Agent Carter and the Bechdel Test

There is a test created by a cartoonist with such a snarky cut to the chase bit of cleverness as to become the basis for countless Annapolis level treatises on navel contemplation with regard to popular media.  This Bechdel tests asks simply enough if two female characters in a film discuss anything other than their relationship to a male character.

Posted on July 30, 2014 .

The Only Villain You’ll Ever Need

Time is a something that can be very hard to pin down.  What happens first, what happens next, these seem to be simple enough ideas, but they can get pretty muddled when we talk about fiction.  There is the order in which things get introduced to us, and then there is the order in which they happen in the fictional universe we are watching.

Posted on July 23, 2014 .

The Lucy Conundrum, The Dalek Fallacy, and the ED 209 problem

When a work of fiction presents an extraordinary event, be it space ships or superhuman abilities, the existence of these become the reality of that Universe.  It doesn’t matter if you want to say that Superman catching Lois Lane as she falls would result in physical damage to Lois when impacting Superman’s arms, that isn’t what happens, with no explanation in the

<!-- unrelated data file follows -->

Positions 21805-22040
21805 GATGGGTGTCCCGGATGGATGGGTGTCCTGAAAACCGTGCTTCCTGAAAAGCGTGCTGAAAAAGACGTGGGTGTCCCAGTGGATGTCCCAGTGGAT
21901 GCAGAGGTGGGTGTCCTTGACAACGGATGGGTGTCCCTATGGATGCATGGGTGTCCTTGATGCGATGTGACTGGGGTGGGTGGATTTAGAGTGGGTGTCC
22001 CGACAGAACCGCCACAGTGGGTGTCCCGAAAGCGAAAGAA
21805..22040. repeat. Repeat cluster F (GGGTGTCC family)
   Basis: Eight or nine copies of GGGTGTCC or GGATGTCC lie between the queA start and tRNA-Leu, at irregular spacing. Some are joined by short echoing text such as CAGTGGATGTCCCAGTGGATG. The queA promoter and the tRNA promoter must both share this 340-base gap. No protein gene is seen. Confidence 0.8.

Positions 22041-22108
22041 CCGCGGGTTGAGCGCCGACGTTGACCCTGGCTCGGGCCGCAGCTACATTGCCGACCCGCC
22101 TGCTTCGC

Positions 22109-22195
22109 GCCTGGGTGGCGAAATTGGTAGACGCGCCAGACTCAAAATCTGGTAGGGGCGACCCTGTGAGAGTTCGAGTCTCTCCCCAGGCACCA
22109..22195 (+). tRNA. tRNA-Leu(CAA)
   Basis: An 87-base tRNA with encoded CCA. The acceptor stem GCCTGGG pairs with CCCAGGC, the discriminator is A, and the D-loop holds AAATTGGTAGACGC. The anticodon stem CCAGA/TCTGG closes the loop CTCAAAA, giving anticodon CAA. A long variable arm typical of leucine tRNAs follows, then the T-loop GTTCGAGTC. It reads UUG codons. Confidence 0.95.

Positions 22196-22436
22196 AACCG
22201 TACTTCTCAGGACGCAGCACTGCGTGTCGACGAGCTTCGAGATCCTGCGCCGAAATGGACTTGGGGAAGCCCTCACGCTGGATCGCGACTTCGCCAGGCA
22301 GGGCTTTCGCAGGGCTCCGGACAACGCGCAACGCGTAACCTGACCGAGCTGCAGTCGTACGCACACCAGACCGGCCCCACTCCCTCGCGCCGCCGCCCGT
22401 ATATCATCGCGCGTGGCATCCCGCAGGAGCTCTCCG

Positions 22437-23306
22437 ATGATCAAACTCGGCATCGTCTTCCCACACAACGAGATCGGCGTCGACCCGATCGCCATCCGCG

Posted on July 15, 2014 .

The Magic Science Connection

While the first MCU movie was 2008’s Ironman it was followed very quickly by the Incredible Hulk that did tie back to Ang Lee’s Hulk even if officially that movie isn’t canonical.  The Incredible Hulk confirms that Banner’s work was tied to operation rebirth, making better soldiers as opposed to just better weapons, and that is where magic first enters into the Marvel Cinematic Universe.

Posted on July 8, 2014 .

How Silliness Gets Serious

Of course, sometimes, the silliness doesn’t get buried and forgotten until some enterprising writer finds it again.  Sometimes, they hang a lampshade right on it.  For example, the weirdest super coincidence in all of comics: the identical sidekick.

It starts back in the Silver Age, and Captain America’s first meeting with a young orphan Adventurer named Rick Jones:

Posted on July 1, 2014 .

It's all connected by Charlie Esser

And that’s the thing, there is no way in the world that when Stan Lee and Jack Kirby created this story, thought, “Wouldn’t it be great if one of the soldiers who shoots Hitler here was actually Bucky Barnes, who after WWII became a brainwashed assassin for the Soviets?”   But, decades later, another writer can look at this history, and add a new twist on the story we all know.

We don’t know if that is what Brian Michael Bendis meant when he had Bucky say that he killed Hitler, but it is just one of many possibilities.

Posted on June 26, 2014 and filed under Comics, Film & TV, Superheroes.